Technology Used in Green Coral Tech Ltd Kits

For those of you interested in the technologies behind the products found in this web-site, you may find the brief descriptions below useful. Further information is available from Green Coral Tech Ltd. The techniques employed use proven analytical methods formatted in a practical way for our industries. Most involve a change in colour (colorimetric measurement) that allows results to be visually seen, or read and quantified precisely by a relatively inexpensive reading device such as a spectrophotometer or a plate reader.

ELISA immunoassay

Many of our assays (e.g. the toxins, pesticides and drug residues) are classified as ‘competitive ELISAs’. In each kit, there are strips of microwells coated with an antibody that has specific recognition for the analyte of interest. A sample extract is mixed with a conjugate solution (analyte/peroxidase complex) and added to the microwells. The conjugate and target analyte of interest in the sample extract compete to bind to the antibodies coated on the wells. After a short room temperature incubation, the microwells are rinsed out and a substrate is added that changes colour on contact with the enzyme containing conjugate. The colour change is inversely proportional to the amount of target analyte bound to the antibodies. This can be quantified using a series of standards, or simply used as a yes/no screen.

There are other formats of ELISA used. They work on similar principles of specific recognition of the target analyte by an antibody and linking this to a colour change that can be measured.

Enzymatic assays

Addition of an enzyme (or enzymes) specific for converting the target analyte in a sample extract to another metabolite results in the production or reduction in the light absorbing chemicals NADH or NADPH. This can be measured on a spectrophotometer at 340nm. The stoichiometry of the reaction and the extinction coefficients of the substrates are known, so the exact quantity of the original target analyte can be calculated from the change in absorbance at 340nm.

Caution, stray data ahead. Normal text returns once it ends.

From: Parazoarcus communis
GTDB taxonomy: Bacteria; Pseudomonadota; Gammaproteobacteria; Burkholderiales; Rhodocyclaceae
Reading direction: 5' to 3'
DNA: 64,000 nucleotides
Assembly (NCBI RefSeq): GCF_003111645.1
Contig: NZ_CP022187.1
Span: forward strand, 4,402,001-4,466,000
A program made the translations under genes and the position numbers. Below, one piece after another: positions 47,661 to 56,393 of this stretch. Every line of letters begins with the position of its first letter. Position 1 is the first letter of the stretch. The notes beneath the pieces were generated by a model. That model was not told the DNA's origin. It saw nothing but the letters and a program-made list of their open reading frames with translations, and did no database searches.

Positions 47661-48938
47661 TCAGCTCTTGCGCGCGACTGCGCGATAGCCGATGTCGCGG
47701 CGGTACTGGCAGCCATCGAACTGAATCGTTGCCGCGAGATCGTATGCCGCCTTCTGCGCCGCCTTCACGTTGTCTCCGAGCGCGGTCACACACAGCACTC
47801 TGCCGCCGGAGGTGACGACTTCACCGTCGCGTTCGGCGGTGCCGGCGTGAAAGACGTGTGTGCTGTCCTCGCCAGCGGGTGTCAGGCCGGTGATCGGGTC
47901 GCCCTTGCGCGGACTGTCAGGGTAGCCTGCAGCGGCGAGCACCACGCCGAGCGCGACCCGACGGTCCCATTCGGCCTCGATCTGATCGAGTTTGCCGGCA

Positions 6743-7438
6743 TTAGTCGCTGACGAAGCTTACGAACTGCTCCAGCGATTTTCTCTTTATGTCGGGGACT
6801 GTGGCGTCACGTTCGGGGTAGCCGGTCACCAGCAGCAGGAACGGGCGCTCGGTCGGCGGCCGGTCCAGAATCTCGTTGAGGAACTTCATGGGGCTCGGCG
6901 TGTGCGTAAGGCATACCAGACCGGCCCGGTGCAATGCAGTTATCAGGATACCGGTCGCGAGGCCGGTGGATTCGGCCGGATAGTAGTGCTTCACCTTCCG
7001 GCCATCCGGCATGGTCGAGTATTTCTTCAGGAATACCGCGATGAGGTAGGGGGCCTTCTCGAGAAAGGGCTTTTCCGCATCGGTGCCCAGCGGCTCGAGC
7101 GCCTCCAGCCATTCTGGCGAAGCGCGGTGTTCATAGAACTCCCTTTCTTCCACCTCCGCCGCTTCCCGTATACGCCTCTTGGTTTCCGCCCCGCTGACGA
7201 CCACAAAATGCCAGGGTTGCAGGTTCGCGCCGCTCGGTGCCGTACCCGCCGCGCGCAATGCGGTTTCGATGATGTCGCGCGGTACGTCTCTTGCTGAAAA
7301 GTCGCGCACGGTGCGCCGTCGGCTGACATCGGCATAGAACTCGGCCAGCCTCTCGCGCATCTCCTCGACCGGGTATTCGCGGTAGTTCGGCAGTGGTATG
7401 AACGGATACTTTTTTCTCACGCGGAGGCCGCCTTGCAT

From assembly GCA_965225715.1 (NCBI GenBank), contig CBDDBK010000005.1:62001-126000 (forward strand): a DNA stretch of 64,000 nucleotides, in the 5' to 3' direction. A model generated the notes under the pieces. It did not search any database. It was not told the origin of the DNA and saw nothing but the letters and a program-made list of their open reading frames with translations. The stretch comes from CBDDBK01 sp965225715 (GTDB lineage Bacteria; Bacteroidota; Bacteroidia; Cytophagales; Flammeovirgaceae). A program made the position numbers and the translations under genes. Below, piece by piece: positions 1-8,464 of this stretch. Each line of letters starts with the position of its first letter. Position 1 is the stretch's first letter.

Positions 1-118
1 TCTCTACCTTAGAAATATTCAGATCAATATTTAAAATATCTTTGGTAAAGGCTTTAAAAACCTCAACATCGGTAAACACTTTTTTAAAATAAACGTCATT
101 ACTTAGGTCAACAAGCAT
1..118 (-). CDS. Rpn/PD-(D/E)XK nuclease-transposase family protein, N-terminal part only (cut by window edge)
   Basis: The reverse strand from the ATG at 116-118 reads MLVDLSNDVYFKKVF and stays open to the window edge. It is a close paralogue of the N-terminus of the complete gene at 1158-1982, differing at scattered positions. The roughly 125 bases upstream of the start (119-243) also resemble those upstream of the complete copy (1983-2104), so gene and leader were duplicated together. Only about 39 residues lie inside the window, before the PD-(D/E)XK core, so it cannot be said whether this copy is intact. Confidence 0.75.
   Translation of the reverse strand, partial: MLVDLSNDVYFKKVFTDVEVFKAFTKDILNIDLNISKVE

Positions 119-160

Other enzymatic formats used depend on the inhibitory nature of the target molecule on the activity of the enzyme actually preventing a colour change in the substrate.

Polymerase Chain Reaction (PCR ®)

PCR is a technique for amplifying target DNA, which might be present in a sample in trace amounts, up to a level that can be detected. DNA extracted from the sample is added to a master mix of reagents that includes dNTP’s (building blocks used to make new DNA), MgCl2, buffer, primers (short lengths of DNA that will bind to specific regions of DNA) and Taq polymerase (the enzyme that catalyses the reaction). The mixture is placed into a thermal cycler that by using repeated cycles of three different temperatures allows the manufacture of new strands of DNA.

DNA detection is achieved either by running out the samples on a gel or by using fluorogenic probes and real time PCR technology to quantify the amount of DNA present.

Sandwich Hybridisation

The sandwich hybridisation technique employs probes targeted to rRNA from foodborne bacteria. Samples are firstly enriched for the target pathogen. The enriched sample is then lysed, liberating rRNA from the cells. A cocktail of two synthetic oligonucleotide probes (capture and detector) is then added and the solution is incubated for a set time in a water bath. The capture probe binds to one end of the rRNA and traps it onto a Poly dT-coated surface (microwell or tube) using its poly dA tail. The detector probe which binds to the other end of the target rRNA is conjugated to an enzyme. After washing, substrate is added and a positive colour change (yellow) can be read using a reader at 450nm.

ATP – Luminescence

This technology is used primarily for Hygiene testing, where food or microbial residues may be present. It is based upon the premise that all living organisms or material derived from living organisms contain ATP or related nucleotides.

The swab is taken out of its tube, the target surface is swabbed and the swab pushed right down, back into the tube, breaking the seals on the two chambers found at the bottom of the tube. Any ATP that is present is released from the swab by a solution found in the upper chamber of the tube that then drops into the chamber below containing the reagents luciferase/luciferin. The tube is placed into a reader. On contact with ATP light is emitted, which is measured by the reader. The higher the ATP level (and hence contamination present), the more light is emitted.

Traditional Microbiological Methods

Where traditional methods are required Green Coral Tech Ltd not only has a comprehensive range of microbiological media but also has a number of formats based upon traditional methods that make testing easier, faster or less time consuming.
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